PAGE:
Langley patios will have more space this summer in Langley Township, after council passed a motion allowing pubs and restaurants to expand into parking lots.
The vote was held at a special council meeting called for Monday afternoon by Councillors Kim Richter and Eric Woodward. Coun. Bob Long also put forward a motion calling for the rules changes.
Five local craft breweries jointly asked for patio expansion rules earlier this month.
Lance Verhoeff of Trading Post Brewery, one of the five, spoke to council before they voted.
“Our revenue over the last two months during the COVID period dropped 80 per cent,” Verhoeff said. That was with them attempting to do as much take-out and liquor delivery as possible.
“Of course, through COVID, our hospitality industry has been hit hard,” he said. “There will be lots of restaurants and bars and hospitality groups that will not make it through this, and I have heard a lot of situations like this, and it has been very tough.”
Giving more space would be a boon to restaurants and bars, and not just to the operators, but also for staff, Verhoeff said.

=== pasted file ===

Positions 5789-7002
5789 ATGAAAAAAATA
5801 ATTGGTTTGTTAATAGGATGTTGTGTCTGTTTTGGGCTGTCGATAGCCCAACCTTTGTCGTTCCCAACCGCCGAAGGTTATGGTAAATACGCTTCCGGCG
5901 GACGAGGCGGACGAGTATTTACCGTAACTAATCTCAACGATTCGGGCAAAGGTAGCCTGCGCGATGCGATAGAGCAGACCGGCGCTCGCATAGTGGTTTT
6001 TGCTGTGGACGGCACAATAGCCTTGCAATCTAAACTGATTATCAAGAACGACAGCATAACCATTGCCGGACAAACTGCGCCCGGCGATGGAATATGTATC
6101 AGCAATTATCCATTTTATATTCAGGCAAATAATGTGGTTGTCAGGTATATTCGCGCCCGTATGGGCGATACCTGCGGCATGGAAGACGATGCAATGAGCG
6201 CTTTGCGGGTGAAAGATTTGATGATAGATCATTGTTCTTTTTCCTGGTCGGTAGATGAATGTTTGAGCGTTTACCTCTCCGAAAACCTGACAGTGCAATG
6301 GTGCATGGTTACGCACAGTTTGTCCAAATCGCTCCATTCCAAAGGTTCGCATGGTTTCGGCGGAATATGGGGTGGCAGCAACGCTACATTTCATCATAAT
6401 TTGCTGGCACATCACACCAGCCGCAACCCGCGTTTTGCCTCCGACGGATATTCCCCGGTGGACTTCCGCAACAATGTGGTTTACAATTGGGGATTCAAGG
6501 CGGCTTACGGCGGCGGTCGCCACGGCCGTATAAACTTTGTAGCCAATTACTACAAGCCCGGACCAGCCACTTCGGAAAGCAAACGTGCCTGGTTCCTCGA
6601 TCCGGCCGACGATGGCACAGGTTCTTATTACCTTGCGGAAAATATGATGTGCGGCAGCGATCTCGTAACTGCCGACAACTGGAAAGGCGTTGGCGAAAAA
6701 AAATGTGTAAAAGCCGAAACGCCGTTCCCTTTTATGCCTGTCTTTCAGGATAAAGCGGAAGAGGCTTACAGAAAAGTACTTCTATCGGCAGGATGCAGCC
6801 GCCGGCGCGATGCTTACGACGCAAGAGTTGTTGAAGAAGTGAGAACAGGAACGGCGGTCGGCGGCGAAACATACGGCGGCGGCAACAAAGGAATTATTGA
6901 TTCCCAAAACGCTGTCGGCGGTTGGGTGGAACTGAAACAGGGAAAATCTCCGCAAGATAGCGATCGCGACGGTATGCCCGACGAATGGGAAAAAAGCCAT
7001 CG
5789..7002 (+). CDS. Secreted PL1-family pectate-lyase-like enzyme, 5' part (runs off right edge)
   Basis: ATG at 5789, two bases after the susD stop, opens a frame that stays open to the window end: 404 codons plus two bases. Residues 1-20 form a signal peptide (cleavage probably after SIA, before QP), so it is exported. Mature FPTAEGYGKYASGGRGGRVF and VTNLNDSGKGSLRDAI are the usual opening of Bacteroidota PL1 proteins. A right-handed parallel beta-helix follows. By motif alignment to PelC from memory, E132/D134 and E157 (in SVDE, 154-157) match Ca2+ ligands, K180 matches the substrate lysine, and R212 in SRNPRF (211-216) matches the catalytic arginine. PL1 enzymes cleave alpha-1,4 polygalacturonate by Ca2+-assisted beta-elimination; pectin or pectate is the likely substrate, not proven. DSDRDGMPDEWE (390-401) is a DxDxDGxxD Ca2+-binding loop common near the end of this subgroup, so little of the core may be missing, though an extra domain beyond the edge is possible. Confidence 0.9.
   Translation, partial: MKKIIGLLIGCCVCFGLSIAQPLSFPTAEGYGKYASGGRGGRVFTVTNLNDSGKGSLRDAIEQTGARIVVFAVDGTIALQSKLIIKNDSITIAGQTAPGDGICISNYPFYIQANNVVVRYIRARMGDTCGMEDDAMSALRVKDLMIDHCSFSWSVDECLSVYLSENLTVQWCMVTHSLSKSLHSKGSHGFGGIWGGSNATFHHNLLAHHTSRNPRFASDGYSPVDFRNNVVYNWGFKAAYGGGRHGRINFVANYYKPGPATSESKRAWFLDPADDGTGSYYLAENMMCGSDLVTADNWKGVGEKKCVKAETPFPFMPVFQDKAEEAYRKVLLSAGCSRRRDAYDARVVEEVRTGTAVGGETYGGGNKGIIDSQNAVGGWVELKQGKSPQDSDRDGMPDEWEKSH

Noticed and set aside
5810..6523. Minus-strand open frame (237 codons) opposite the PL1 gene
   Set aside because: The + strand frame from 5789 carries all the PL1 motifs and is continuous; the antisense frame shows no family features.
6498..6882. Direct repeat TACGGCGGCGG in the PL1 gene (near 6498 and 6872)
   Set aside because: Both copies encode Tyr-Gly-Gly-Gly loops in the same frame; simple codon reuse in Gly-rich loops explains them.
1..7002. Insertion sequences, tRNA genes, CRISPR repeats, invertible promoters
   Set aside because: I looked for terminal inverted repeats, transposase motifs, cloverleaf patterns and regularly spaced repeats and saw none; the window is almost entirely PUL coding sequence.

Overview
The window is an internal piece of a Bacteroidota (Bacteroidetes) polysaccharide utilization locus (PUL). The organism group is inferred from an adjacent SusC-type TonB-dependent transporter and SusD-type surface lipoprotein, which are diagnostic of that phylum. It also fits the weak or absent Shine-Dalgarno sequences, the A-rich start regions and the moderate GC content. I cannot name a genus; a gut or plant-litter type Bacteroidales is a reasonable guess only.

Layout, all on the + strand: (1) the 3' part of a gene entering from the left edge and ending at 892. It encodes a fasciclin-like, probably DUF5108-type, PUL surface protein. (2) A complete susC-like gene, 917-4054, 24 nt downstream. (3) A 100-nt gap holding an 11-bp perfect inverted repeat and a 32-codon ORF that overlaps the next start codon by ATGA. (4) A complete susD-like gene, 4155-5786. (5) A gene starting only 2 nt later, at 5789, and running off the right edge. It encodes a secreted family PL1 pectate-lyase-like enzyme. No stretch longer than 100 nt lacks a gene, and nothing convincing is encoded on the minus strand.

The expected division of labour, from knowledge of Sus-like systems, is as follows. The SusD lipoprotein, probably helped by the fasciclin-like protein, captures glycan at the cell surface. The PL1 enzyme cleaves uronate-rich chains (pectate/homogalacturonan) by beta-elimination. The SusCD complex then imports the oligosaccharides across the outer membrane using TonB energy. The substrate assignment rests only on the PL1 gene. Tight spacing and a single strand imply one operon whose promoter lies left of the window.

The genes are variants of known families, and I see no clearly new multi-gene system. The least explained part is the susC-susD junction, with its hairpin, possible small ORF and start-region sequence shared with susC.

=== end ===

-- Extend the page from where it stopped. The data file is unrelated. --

They say temporary rule changes are needed to allow them to serve patrons while also maintaining physical distancing, given that there is a 50-per-cent reduction in seating capacity to keep diners safe during the slow reopening.
The municipal motion approved this week allows for parts of the parking bylaw to be suspended (although disability parking is still protected) and allows for a simplified process to issue permits for firms to use certain public space, such as sidewalks.
The motion also allows Township staff to waive permit costs for those applying for patio extensions, highway use permits, development applications, or other related fees.
Long noted that permits for changes will still be required because the Township needs to make sure sidewalks remain safe.
A motion by Richter was adopted, ensuring that wineries are specifically included in the temporary rules.
The rules will apply to restaurants, pubs, breweries, wineries, and other eating and drinking establishments around the community.
Provincial regulations have been relaxed, as well, with the B.C. government allowing cities and towns to adjust their own local regulations.